The Japan Sociological Society works for the professional development of social researchers. It also continues to strive to improve the scientific standards of social research and to facilitate its widespread use. In 2003, for example, the Society launched its Certified Social Researcher Program and in 2008, established the Japanese Association for Social Research as a corporate body. Despite such efforts, the results of social research studies and the talent of social researchers are still not being fully used in government policy development processes. One major cause for this may be that sociology has been slow to raise issues from the perspectives of Statistics Act-compliant statistical surveys and the systemic framework for government statistics services. Basic data used to develop administrative measures in the post-World War II era in Japan were provided through statistical surveys and statistical administration. While, on the one hand, this statistical administration system contributed to Japan's comeback story after World War II, it has, on the other hand, long held significant influence or sway on statistical surveys and opinion polls conducted by government agencies. However, in light of the momentous changes in society, the economy and lifestyles during the seven decades following World War II, it actually has now become inappropriate to rely solely on government statistics for policy development. The present paper analyzes the use of statistical surveys in the policy development process at central, prefectural and municipal governments and goes on to address some of the problems connected to these. Through this analysis, the paper discusses how the sociological community can better raise issues to build an effective data-oriented policy development system.
This paper examines how interaction between care workers and their disabled clients influenced the latter's quality of life. To facilitate disabled people's movements, care workers should act as their “hands and feet.” This means that they should help their clients in a subtle manner to avoid lowering the disabled peoples' self-determination. Earlier studies (Maeda 2006), however, found that care workers inevitably do influence disabled persons' levels of self-determination because their day-to-day decisions depend on the presence of a care worker. Hence, to encourage productive conflict (i. e., encouraging disabled people to ask for a favor without hesitation), this inevitable influence of care workers should be examined to evaluate its inherent structure. Care workers may be unable to recognize the existence of this influence, and thus, disabled persons would not be encouraged to freely ask for help. Therefore, this paper asserts that not only the interactions and practices between disabled people and care workers, but also the interactions among care workers themselves, should be discussed. The author interviewed a disabled person suffering from a motor neuron disease and his care workers and observed their daily interactions while living/working. Analysis of the qualitative data revealed that additional training such as communication coaching can improve care workers' skills and encourage them to expand their roles. The study also found that although the care workers can recognize hidden conflicts by observing other care workers, most were hesitant to advise or encourage others to alter their roles, mainly because they think that the division of roles is determined by the disabled person. This causes the care workers' roles to remain unchanged, become stagnant, and can create problematic situations. These findings can help both disabled people and care workers to find better ways to address problems, which could help reduce hidden conflict.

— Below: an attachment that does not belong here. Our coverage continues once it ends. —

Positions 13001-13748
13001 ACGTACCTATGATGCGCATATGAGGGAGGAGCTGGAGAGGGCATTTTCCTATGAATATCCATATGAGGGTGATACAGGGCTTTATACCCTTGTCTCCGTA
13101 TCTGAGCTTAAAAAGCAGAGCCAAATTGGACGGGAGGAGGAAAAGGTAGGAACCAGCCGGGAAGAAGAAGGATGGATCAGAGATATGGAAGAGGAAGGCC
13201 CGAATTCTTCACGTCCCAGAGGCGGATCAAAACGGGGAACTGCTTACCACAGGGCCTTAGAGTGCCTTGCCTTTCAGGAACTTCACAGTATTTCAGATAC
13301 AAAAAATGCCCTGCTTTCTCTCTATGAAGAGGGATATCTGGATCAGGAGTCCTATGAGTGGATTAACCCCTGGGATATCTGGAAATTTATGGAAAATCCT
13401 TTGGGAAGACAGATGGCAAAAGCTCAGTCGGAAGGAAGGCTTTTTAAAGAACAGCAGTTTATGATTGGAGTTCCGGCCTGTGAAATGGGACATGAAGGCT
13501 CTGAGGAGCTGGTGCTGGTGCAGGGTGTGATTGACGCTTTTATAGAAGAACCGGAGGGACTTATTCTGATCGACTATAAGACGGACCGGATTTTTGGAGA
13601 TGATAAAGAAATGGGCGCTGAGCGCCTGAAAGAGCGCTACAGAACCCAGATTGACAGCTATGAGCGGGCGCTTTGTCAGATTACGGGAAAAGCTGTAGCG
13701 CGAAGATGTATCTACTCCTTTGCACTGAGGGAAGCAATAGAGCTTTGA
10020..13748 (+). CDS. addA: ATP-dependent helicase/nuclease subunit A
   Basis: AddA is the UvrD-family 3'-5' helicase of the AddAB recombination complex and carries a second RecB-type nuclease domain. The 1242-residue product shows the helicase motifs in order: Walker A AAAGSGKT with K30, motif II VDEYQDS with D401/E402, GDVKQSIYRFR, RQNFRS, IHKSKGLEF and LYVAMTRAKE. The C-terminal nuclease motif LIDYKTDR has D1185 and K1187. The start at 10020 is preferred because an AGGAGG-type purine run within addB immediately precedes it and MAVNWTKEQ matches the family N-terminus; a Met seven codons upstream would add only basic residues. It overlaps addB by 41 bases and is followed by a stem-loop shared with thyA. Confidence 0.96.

Walter Benjamin used the term “dialectic” to describe his theoretical stance, arguing about “dialectics at a standstill” in The Arcades Project. Theodor W. Adorno, however, often criticized Benjamin for his lack of dialectical sense. As such, there is a crucial distinction between both thinkers' notion of the concept.” This paper considers Benjamin's concept of dialectic in comparison with that of Adorno. In his doctoral dissertation, The Origin of German Tragic Drama, Benjamin discusses the dialectical potential of the literary device “allegory.” He states that, in contrast to static and systematic “symbols,” fluidity and ambiguity are the characteristics of allegory. It is these characteristics of allegory that enable us to grasp antinomies or contradictions. According to Benjamin, these allegorical fragments constitute a tragic drama as an unarranged whole, and that a dialectical narrative requires allegorical thinking. The subject of allegory continues to exist in The Arcades Project, Benjamin's later unfinished work. Like allegory, “commodity” has the characteristics of fluidity and ambiguity, but a capitalist society, which consists of commodities, is static and systematic, namely “identical.” Benjamin reinterprets commodity as allegory and introduces unarranged elements into a modern “identical” society in order to criticize it. Diving deeply into the dreams of commodities, Benjamin seeks complex images in modern society. Multiple elements are condensed into a single image, which is illustrated through Benjamin's “dialectics at a standstill,” describing multiplicity and the simultaneous nature of image. On the other hand, Adorno's “negative dialectics” emphasize the dynamic and causal aspects of the concept. Within this paper, two directions for the development of dialectic are explored.